|Publication number||US3175491 A|
|Publication date||Mar 30, 1965|
|Filing date||Mar 4, 1964|
|Priority date||Jun 8, 1963|
|Publication number||US 3175491 A, US 3175491A, US-A-3175491, US3175491 A, US3175491A|
|Inventors||Russell Robertson Thomas|
|Original Assignee||Canadian Ind|
|Export Citation||BiBTeX, EndNote, RefMan|
|Non-Patent Citations (1), Referenced by (21), Classifications (6)|
|External Links: USPTO, USPTO Assignment, Espacenet|
7 March 30, 1965 T. R. ROBERTSON J-SHAPED DETONATING FUSE CONNECTOR Filed March 4, 1964 INVENTOR Thomas Russell ROBERTSON AGENT United States Patent Ofiice E-SHAPED DETGNATING FUSE CONNECTGR Thomas Russell Robertson, Lachnte, Quebec, Canada,
assignor to Canadian Industries Limited, Montreal,
Quebec, Canada, a corporation of Canada Filed Mar. 4-, 1964, Ser. No. 349,425 Claims priority, application Canada, June 8, 1963, 877,526 3 Claims. (Cl. 102--27) This invention relates to the art of blasting with explosives and, more particularly, to a novel device for connecting a main or trunk line of detonating fuse to branch lines of detonating fuse. I Detonating fuse has been used for many years in commercial blasting operations for the purpose of carrying a detonation wave or detonation impulse to an explosive charge. By detonating fuse is meant a fuse consisting of a core of high explosive, such as pentaerythritol tetranitrate (P.E.T.N.), confined within a sheath which normally consists of textile material, the said sheath being surrounded by a protective and reinforcing covering. The high explosive core of detonating fuse may consist of from 0.1 to even more than 50 grains of high explosive per foot of length of fuse and the fuse may be made in diameters ranging from about .050 to .250 inch or possibly even larger. The fuse is particularly adaptable to carrying a detonation impulse to two or more charges of explosive material simultaneously when such charges are arranged in a pattern to achieve maximum removal or loosening of earth or rock.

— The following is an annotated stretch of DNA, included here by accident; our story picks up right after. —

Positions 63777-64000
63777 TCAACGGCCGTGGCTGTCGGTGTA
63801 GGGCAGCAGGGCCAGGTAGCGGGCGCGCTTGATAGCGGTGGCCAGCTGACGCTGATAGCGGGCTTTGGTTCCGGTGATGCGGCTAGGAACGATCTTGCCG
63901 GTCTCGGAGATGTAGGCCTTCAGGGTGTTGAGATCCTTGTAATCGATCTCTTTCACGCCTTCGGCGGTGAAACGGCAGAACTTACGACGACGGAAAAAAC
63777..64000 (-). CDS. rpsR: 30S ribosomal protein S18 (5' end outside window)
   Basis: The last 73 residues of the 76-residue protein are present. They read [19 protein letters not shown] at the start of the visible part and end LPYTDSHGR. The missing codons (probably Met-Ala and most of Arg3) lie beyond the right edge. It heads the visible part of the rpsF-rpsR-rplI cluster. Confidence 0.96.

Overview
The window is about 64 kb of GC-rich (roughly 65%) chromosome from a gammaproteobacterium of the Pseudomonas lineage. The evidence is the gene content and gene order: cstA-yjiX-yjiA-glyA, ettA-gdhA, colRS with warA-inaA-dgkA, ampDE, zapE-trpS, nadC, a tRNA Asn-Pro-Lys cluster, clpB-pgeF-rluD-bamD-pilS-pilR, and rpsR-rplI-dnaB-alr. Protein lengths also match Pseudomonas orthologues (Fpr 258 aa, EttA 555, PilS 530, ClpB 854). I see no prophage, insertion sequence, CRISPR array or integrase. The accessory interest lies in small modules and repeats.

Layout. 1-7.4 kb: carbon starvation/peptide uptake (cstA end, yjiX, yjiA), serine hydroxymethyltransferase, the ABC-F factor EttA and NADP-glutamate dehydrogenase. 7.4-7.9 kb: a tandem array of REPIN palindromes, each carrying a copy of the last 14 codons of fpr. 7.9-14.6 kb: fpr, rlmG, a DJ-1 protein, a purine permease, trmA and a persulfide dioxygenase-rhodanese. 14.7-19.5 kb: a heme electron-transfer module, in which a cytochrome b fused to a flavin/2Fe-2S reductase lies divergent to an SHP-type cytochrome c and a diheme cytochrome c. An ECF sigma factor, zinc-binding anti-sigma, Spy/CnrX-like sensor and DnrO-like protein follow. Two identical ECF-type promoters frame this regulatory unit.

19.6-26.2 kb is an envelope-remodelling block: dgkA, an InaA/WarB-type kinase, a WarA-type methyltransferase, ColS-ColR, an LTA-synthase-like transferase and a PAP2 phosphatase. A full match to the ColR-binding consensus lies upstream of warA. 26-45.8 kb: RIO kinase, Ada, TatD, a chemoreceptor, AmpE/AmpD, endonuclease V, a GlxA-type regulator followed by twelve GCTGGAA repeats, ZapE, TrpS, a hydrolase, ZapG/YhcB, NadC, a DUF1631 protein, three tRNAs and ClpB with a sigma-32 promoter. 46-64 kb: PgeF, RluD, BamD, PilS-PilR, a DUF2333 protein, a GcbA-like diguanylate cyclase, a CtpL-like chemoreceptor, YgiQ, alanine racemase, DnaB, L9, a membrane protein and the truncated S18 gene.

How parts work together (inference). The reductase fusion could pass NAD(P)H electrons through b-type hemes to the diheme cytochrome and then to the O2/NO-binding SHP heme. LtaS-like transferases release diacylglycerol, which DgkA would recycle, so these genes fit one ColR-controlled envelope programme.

It is a known and common practice to place in close physical contact with explosive charges in, for example, boreholes, lengths of detonating fuse. Such length of detonating fuse from each of several charged boreholes are selected so that they extend outward beyond the loading or collar end of each borehole. The extended free ends of detonating fuse, which are known in the trade as branch lines, can then be attached to another length of detonating fuse known as a main or trunk line. The pattern of detonating fuses so arranged thus describes a single trunk line with two or more branch lines attached at intervals along its length, each branch line extending to a separate explosive charge. When detonation is supplied to one free end of the trunk line detonating fuse by means of, for example, a blasting cap, the detonating impulse is carried along the trunk line and initiates in turn each attached length of branch line detonating fuse. The detonation impulse is thus transmitted nearly simultaneously along each branch fuse to the explosive charge in each borehole.